General iOS 10 updates
The Lock screen received some major updates. This includes new widgets and display options, the removal of the slide to unlock feature, and how notifications appear. For this review, we will focus on the new unlocking methods and interacting with notifications with Voice Over.
On the lock screen, the slide bar is replaced with a line of text stating, “press home to unlock.” Voice Over users can still preform a one finger double tap on this line of text to unlock the iOS device, or a new option. The first is the rest Finger on the Home Button to Unlock the device. This option only requires you place your finger on the finger print sensor, if enabled. While only available on devices with the finger print sensor, like the iPhone 5S and newer, this is the fastest method to unlock your iOS device.
You might be asking what if you receive a call while your iOS device is locked? Rest assured, the normal methods to pick up that call have not changed. You still have the ability to perform a two finger double tap with Voice Over and the “Press home to unlock” is replaced with a line of text that you can preform a one finger double tap to answer.
Another option available is the raise to wake feature. This is only available on the iPhone 6sS, iPhone 6s Plus, or newer. When activated, you just need to lift up your device to wake it up.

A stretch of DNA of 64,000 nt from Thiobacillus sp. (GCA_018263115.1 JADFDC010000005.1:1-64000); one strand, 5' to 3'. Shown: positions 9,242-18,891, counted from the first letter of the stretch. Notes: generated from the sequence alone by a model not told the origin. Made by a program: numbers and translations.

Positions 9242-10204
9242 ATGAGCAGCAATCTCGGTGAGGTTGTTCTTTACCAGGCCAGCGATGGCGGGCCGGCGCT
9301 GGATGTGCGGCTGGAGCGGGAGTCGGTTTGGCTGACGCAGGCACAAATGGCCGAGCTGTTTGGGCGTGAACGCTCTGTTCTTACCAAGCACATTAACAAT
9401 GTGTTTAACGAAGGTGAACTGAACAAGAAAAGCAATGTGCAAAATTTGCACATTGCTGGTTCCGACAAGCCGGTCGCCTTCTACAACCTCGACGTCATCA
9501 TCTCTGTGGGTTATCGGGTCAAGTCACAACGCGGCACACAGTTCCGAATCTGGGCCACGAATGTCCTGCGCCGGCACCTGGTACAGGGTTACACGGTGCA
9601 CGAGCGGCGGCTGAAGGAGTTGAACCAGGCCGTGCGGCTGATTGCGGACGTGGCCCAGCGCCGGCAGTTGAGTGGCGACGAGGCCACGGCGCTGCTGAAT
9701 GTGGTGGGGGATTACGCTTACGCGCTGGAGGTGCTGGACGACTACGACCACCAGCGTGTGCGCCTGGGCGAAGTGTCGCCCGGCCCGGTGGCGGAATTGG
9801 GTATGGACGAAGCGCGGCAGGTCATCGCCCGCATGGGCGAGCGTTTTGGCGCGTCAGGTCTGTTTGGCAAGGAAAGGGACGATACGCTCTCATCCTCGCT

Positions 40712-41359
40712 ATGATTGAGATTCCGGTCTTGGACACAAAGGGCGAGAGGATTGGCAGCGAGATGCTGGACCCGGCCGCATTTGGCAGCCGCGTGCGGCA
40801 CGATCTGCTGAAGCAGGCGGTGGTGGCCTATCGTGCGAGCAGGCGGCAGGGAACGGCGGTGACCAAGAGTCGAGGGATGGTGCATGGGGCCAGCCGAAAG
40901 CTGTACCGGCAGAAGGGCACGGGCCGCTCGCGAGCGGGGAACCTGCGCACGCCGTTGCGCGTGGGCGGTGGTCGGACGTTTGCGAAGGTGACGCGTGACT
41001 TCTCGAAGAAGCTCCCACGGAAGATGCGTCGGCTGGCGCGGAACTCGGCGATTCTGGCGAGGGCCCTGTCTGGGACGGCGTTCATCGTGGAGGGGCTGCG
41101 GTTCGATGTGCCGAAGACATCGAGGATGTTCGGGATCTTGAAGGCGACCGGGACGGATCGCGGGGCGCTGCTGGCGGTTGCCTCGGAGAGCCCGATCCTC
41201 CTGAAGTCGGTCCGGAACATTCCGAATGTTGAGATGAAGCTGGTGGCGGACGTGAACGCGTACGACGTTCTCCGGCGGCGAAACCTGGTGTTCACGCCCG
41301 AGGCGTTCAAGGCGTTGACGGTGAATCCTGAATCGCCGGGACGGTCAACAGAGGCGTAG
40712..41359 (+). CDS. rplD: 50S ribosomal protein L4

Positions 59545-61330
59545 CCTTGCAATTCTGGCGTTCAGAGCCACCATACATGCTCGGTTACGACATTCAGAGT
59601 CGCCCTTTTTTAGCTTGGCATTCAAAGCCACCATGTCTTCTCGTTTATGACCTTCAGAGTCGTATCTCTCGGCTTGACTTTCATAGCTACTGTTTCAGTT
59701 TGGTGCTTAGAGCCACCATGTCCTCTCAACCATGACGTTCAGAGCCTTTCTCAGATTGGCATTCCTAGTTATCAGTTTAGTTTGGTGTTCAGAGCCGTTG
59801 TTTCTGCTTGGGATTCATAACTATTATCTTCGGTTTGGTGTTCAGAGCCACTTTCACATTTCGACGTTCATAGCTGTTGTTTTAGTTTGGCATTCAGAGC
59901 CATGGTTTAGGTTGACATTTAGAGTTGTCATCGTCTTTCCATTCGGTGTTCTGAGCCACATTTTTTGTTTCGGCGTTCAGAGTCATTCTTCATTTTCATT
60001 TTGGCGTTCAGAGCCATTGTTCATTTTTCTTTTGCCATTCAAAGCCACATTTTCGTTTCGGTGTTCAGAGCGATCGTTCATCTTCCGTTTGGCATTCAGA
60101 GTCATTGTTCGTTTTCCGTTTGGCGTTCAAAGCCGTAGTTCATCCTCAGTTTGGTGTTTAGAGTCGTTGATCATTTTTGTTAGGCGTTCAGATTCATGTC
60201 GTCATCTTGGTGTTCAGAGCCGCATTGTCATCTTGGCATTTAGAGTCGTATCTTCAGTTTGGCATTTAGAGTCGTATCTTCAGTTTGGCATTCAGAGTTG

Notification Center, Today View and Notifications
The best method to witness how Apple increased the functionality of 3D touch, introduced on the iPhone 6S and 6S Plus and newer, is to clear away any notifications on the lock screen. Different pressure based presses on the screen will bring up different options on how to learn, acknowledge, and respond to a notification. For those of us without this feature and using Voice Over, we still have the Rotor Action option that allows us to either clear or see more options. This is rather annoying, since iOS 9 had options like accept, confirm, complete, and other options based on the notification when swiping up or down with one finger. These items are still there, but you will need to swipe and double tap on more, and then swipe left or right through the screen to find the desired response. This carries over to notifications when your device is unlocked. If you have a banner style notification, it appears at the top of the screen as before, but swiping up or down with Voice Over once again produces two options, clear and more.
The best way to handle notifications occurs through the Notifications Center, three finger swipe down when Voice Over’s focus is on the menu bar, or the Siri Spotlight view, three finger swipe right from either home and lock screens. Here you have the list of notifications based on a couple of items. It is much easier to clear out individual items here if you do not have 3D touch.
The best part of the Notification Center and Today views comes from an increase in widgets. Apple has bundled many more widgets into the today view, including Siri, Activity, a redesigned Weather view, and many more. Overall this change is very nice with more widgets coming to increase the usefulness of Notification Center.